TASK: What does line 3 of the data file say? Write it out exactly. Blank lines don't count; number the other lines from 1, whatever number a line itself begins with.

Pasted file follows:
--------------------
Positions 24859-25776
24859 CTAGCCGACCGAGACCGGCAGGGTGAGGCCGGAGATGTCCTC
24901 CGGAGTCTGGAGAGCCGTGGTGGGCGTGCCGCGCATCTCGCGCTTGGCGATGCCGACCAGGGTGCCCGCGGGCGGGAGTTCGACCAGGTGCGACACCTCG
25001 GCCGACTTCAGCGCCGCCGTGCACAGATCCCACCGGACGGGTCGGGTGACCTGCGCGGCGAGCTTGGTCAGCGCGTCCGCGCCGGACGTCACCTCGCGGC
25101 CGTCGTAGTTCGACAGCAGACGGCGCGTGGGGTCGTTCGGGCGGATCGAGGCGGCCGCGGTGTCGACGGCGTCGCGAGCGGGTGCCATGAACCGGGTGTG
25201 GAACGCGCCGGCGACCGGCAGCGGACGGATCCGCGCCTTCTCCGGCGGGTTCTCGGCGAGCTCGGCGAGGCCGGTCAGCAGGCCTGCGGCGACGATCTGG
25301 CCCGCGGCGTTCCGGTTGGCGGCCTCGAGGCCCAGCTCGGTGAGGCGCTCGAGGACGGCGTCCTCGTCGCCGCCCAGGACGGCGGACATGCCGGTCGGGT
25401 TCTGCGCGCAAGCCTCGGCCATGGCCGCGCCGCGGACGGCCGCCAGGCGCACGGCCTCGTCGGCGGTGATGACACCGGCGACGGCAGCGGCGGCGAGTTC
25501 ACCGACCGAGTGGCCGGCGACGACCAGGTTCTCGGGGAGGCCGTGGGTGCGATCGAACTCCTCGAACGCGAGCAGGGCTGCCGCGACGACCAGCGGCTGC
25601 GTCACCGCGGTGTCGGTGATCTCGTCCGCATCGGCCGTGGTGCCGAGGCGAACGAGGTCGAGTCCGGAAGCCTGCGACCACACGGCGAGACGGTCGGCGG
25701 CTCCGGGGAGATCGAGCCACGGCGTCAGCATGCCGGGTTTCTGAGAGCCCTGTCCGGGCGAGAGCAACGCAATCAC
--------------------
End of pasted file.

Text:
24901 CGGAGTCTGGAGAGCCGTGGTGGGCGTGCCGCGCATCTCGCGCTTGGCGATGCCGACCAGGGTGCCCGCGGGCGGGAGTTCGACCAGGTGCGACACCTCG